The importance of the discovery of well-dated early microliths is that their manufacture and use are clear evidence of advanced human cognitive abilities. All previous stone tool technology was fundamentally reductive. Beginning with a piece of raw material, the tool maker, using various forms of stone hammers and implements of bone, antler, and wood, removes bits, known as flakes, from the original piece, the core, until the final desired shape is achieved. Over the long prior span of stone tool manufacture, since the earliest Oldowan tools dating to 2.6 million years ago, technological advances had certainly been made, but the essential mental concept—reduction—remained the same.

Tool manufacture employing microliths is fundamentally different. The microliths are made from what are called blades. Blades themselves are still produced by reduction, though using a technique requiring very precise planning and control. Blades are long, thin flakes that are struck from a prepared core with a high degree of uniformity and in large numbers. It may be said that this is the first form of mass production. It is also much more efficient than previous methods of stone tool manufacture in that a substantially greater amount of “cutting edge” can be obtained from a given quantity of raw material than is the case with previous methods.

The real advantage of blades is that they can be assembled with other materials (e.g., bone, antler, wood) in an additive process to create new tools with sizes and shapes that are impossible to achieve with stone alone, even when attached to a handle. Blades can be snapped into smaller segments – microliths – further modified and then embedded into pre-shaped handles to create long cutting edges of various configurations.

One example is the stone sickle, in which many microliths are attached to a long, curved holder. A similarly shaped implement of stone alone would be difficult to manufacture and so fragile that it would be virtually useless. Furthermore, as the individual microliths break or become dull, they can be replaced and the tool as a whole thereby has a much longer useful life. The authors of the Pinnacle Point article suggest that one use of the microliths at that site may have been to manufacture compound arrow or dart points, implying use of the bow or spear thrower, a clear technological advance over hand-held spears.

The manufacturing process outlined by Brown et al is complex, involving a number of steps, which may not necessarily have occurred in immediate succession. The sequence is described as including: “(1) collection of silcrete [the lithic raw material] at patchily distributed sources; (2) collection and transport of appropriate wood fuel to heat treatment locations; (3) controlled temperature heat treatment of silcrete [to improve its flaking characteristics]; (4) preparation of microblade cores on silcrete; (5) controlled production of bladelets; (6) reshaping of bladelets into microliths; (7) production of mounts on wood or bone; and (8) adhesion of microliths to form compound tools.”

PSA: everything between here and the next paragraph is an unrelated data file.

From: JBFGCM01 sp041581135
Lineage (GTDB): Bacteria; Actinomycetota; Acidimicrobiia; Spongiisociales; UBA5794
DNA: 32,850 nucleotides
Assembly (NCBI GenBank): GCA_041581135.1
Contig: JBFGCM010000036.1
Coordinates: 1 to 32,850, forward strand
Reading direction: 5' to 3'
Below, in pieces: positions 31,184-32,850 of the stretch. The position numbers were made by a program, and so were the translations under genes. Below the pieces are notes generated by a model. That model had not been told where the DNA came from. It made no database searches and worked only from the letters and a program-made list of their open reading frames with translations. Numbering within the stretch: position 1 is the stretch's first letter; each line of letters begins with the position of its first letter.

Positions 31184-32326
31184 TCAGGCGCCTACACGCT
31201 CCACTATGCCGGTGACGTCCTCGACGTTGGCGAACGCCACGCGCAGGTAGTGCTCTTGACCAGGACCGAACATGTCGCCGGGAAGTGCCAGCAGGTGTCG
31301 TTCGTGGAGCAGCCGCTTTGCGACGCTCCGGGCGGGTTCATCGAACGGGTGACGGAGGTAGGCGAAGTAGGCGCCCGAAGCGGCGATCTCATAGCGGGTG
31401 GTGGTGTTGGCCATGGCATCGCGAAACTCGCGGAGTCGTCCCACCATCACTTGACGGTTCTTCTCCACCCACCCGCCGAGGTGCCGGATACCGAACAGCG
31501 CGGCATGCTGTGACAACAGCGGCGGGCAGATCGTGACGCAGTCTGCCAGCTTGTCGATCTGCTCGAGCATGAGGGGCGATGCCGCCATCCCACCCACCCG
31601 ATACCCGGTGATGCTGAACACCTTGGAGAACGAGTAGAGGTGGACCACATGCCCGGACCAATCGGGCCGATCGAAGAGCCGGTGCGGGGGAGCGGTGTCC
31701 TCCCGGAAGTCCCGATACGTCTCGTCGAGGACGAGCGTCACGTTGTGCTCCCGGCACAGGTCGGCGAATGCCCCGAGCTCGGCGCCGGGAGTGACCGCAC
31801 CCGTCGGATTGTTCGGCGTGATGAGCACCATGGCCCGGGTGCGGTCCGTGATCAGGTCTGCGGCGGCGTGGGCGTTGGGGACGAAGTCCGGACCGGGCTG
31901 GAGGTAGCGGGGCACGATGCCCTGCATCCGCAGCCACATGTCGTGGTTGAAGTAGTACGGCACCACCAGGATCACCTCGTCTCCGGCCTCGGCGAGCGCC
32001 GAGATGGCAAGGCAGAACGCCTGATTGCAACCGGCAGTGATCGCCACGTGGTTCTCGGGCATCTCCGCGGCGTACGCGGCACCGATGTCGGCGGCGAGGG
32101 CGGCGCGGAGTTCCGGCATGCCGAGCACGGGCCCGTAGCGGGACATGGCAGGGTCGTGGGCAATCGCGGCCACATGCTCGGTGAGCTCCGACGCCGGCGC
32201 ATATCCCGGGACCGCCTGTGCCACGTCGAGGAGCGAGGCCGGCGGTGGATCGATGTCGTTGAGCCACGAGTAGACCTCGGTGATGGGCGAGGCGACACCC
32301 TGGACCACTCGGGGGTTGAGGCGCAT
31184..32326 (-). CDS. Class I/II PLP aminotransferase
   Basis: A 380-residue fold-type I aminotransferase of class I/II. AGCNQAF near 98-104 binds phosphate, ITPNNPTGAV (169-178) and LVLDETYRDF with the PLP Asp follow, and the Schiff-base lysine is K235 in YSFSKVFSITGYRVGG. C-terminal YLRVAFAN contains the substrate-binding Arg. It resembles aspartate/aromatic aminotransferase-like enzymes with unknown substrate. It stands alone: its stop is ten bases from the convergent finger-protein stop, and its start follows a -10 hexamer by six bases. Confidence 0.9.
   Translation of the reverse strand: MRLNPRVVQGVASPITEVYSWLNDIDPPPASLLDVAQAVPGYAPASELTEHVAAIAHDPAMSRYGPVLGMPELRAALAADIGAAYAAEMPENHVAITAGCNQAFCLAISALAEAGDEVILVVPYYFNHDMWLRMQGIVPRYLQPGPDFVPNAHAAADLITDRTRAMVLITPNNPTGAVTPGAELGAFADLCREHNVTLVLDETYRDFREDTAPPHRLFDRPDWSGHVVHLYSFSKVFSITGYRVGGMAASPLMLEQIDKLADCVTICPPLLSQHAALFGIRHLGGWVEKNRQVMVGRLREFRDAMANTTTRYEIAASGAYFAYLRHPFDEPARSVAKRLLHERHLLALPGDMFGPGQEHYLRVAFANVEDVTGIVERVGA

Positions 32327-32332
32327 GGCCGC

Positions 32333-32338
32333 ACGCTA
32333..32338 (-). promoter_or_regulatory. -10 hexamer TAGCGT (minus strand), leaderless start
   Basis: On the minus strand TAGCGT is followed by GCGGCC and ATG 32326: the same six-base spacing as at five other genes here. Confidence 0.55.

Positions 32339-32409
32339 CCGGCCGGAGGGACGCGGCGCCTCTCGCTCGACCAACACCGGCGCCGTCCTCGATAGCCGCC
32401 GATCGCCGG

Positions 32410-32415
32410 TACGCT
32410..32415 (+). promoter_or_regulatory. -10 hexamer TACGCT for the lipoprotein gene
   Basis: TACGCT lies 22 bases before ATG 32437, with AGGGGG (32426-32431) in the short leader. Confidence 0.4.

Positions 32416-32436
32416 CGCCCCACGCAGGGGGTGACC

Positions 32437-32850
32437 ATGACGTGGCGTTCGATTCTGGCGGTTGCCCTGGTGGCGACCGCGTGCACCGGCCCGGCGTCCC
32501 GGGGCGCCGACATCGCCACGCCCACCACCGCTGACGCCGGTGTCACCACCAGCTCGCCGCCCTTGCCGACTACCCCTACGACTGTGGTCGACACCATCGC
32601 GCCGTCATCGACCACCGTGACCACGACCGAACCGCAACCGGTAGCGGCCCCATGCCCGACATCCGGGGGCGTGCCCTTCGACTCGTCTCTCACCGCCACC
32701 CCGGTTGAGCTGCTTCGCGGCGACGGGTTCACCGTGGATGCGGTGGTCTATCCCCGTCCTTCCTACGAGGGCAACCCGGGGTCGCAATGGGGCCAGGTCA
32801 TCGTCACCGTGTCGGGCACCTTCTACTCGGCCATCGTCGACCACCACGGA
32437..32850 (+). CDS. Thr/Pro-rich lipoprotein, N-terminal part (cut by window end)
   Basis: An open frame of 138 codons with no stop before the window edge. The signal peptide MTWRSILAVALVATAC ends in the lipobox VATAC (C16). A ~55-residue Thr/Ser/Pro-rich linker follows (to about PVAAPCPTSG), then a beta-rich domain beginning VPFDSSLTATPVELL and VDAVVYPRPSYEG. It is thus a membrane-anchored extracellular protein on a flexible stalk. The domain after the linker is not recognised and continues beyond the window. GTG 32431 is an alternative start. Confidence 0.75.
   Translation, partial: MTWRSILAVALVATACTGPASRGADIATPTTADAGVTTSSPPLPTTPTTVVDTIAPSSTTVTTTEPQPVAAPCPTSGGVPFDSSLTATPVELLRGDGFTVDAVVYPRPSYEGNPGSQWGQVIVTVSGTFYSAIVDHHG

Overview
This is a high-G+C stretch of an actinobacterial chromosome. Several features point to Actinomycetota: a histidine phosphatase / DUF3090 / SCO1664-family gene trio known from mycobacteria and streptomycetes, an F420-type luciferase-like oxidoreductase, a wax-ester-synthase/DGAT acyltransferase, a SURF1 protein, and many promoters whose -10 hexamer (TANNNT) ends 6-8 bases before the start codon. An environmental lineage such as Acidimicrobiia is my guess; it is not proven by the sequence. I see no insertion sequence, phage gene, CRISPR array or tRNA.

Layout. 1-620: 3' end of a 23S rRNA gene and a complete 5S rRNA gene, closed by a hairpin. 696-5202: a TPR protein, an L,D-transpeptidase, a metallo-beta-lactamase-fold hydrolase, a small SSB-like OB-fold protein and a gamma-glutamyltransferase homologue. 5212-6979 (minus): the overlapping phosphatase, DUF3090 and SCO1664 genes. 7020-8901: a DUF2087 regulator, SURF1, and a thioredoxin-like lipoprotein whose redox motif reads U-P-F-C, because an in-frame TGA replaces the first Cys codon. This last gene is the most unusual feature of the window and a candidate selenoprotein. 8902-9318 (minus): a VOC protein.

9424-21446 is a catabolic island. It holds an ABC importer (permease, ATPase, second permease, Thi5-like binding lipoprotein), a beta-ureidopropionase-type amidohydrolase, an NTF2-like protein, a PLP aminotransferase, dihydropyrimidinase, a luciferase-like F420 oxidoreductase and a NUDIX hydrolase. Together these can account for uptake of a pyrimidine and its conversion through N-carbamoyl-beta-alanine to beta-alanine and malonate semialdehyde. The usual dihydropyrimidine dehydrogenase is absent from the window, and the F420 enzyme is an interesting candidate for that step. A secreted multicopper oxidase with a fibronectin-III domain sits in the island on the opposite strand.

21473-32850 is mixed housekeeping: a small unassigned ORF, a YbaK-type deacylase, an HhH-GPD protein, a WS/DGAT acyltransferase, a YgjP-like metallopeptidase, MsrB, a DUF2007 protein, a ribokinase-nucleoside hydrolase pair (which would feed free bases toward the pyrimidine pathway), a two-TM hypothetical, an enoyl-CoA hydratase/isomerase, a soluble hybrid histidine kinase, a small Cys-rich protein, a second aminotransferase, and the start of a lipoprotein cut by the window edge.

The degree of skill and knowledge needed to successfully carry out this manufacturing sequence, the authors contend, necessarily implies the use of language to instruct each succeeding generation. In an accompanying commentary to the main article, another researcher in the study of early modern human culture, Sally McBrearty, states that, “The ability to hold and manipulate operations and images of objects in memory, and to execute goal-directed procedures over space and time, is termed executive function and is an essential component of the modern mind.” Evidence at the Pinnacle Point site indicates that the microlithic industry was used over a span of more than 10,000 years, meaning that it was a key component of the occupants’ cultural adaptation rather than simply a brief experiment.

The use of this new technology provides evidence that the people who employed it could create tools whose shapes and functions required a level of conceptualization fundamentally greater than that which previously existed. In a reductive technology, the ultimate product can be visualized as a shape existing within the raw material. It simply has to be “released” by a process of removal. An additive technology requires an understanding of the properties of many different raw materials and the ability to analyze how they can be combined in new ways to achieve novel ends. The additive technology did not replace the older one, but encompassed it, creating a new system that had a qualitatively greater potential, a truly dialectical transformation.

Research during the last two decades has substantially reduced the apparent gap between biological and cultural/behavioral modernity in Homo sapiens, suggesting that the capability for the latter appeared with the former. Nevertheless, much remains to be understood regarding how the process of achieving fully modern cognitive capabilities actually occurred.

Genetic evidence suggests that the evolution of modern humans occurred during a “genetic bottleneck” when the size of the ancestral population was greatly reduced, perhaps due to severe climatic stress. If that is correct, this population is likely to have come close to extinction. It may well be that a genetic change took place under those critical conditions which allowed our ancestors to conceptualize the world in a new way and gave them the ability to develop new technologies which were key to their survival. This also means, however, that archaeological sites dating to the critical period are likely to be few and difficult to find.